Highland school district voters head to the polls on Tuesday, Sept. 10, to decide if the district will issue $3.7 million in bonds to pay for a variety of improvements to buildings.
Voters will need to go to one of two precincts to cast their ballots in the special election.
Ainsworth Precinct: Ainsworth Elementary School building, 835 Park St., Ainsworth. For the city of Ainsworth, Crawford Township, Highland Township, Jackson Township and Oregon Township.
Riverside Precinct: Riverside City Hall, 60 Greene St., Riverside. For the city of Riverside, Iowa Township in Washington County and the Liberty Township in Johnson County.
If approved, the bond would pay for an upgrade to the heating and air conditioning system at the middle and high school plus the replacement of windows at the school. There will be some remodeling at the high school to add storage space for the performing arts program and get a freezer moved inside the kitchen. At the elementary school, the playground will be updated and made accessible for all students.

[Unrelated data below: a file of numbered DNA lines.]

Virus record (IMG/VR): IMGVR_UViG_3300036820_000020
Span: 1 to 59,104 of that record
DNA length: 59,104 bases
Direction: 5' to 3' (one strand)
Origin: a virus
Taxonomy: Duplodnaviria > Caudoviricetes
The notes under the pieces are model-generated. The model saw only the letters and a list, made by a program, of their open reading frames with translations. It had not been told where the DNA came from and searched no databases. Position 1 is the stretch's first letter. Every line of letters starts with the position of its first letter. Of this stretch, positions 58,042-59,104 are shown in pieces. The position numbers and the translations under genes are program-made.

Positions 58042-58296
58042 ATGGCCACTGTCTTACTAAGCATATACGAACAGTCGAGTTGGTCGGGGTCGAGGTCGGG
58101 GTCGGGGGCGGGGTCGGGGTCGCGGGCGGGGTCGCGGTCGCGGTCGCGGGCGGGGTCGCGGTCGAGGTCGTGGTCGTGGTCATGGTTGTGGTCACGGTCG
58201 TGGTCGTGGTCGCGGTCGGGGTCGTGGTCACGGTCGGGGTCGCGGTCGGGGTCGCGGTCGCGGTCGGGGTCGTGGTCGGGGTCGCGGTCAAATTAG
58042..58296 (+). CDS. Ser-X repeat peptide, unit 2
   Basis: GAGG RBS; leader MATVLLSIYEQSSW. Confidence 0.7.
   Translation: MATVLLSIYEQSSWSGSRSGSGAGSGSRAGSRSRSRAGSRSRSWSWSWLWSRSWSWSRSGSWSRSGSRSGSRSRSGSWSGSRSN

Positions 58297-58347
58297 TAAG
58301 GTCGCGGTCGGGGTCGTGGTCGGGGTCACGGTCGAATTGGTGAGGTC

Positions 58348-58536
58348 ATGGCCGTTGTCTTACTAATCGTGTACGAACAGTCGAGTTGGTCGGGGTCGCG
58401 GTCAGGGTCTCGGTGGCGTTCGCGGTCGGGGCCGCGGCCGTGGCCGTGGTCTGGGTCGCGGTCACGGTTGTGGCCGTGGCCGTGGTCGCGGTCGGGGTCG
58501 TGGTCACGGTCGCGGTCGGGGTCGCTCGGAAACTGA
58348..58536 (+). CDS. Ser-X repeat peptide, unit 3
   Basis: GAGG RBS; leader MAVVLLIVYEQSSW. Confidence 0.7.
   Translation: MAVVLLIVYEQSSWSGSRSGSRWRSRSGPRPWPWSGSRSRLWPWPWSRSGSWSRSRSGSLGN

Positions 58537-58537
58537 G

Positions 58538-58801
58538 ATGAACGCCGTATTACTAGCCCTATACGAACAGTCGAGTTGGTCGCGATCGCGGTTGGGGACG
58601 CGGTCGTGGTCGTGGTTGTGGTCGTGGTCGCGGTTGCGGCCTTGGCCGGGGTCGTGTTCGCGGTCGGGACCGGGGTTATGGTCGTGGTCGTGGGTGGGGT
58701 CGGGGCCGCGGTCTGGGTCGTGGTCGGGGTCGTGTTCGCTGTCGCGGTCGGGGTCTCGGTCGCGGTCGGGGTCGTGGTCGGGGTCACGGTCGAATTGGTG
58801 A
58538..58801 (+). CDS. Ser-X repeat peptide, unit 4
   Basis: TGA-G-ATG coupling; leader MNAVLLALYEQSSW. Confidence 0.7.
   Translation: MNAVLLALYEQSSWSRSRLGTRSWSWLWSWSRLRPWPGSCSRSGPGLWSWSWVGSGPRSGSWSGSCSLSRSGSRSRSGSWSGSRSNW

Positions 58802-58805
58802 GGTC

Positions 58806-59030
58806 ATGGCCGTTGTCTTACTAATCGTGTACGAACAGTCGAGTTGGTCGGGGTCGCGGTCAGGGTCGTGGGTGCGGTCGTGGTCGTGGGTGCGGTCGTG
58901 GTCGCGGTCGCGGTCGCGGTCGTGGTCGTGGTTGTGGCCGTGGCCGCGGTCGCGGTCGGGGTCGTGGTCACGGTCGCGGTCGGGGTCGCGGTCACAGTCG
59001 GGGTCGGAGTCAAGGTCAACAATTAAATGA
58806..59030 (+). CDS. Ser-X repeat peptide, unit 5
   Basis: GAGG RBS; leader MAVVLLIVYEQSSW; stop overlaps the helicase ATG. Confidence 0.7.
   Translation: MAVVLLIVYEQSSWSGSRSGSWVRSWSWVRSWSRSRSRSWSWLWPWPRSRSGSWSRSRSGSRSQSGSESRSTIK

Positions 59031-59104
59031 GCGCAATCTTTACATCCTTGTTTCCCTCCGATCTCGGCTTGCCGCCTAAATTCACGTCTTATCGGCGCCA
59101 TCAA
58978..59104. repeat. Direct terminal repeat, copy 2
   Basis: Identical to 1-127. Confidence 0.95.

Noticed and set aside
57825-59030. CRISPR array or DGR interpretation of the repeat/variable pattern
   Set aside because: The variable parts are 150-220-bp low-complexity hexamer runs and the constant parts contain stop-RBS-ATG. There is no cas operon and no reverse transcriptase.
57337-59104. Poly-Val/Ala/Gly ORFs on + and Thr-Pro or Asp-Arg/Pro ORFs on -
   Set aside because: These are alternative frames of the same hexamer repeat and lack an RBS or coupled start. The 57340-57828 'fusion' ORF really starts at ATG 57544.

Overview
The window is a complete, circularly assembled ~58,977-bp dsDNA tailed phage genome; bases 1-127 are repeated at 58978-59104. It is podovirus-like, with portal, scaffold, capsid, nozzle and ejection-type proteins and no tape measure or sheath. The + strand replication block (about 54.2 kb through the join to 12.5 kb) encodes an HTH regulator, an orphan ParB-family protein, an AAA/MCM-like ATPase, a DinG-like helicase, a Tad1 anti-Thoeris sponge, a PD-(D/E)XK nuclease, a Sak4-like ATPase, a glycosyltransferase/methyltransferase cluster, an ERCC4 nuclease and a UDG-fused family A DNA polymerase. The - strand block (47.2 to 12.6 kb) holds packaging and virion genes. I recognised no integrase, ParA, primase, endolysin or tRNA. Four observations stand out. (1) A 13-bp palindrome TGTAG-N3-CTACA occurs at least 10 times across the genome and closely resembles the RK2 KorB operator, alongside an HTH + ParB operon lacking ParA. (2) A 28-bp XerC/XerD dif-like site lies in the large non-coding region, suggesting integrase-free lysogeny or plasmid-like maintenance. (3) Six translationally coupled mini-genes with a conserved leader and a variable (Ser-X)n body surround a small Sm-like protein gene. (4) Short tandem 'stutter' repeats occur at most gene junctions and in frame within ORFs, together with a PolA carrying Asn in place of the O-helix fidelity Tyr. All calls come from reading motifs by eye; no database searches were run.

The list sounds long, but the amount requested is less than similar-size districts in the area have asked voters to fund.
Highland district officials and school board members worked over several months to keep the bond asking price low so that the overall tax rate in the district stayed level, enabling the district to pay off the bond in less than 10 years.
The measure going to voters calls for the bonds to be paid off in 2029. The first payments would be made in 2021 if the bonds were sold in 2020.
District Business Manager Sue Rich said the current tax rate in the district is $13.09 per thousand dollars of taxable value on a property.
She said that the estimate with the bond payments is a tax rate of $13.15 per year, but that could vary up or down from year to year. Last year, the tax rate was $13.19 per thousand dollars of taxable value.
All the numbers Rich provided are estimates based on projections by the district’s financial consultant Piper-Jaffrey. Interest rates, which determine the actual payoff amount each year, will be set when the bonds are sold.
Maintaining an even rate would be possible because the valuation of property in the district rises each year.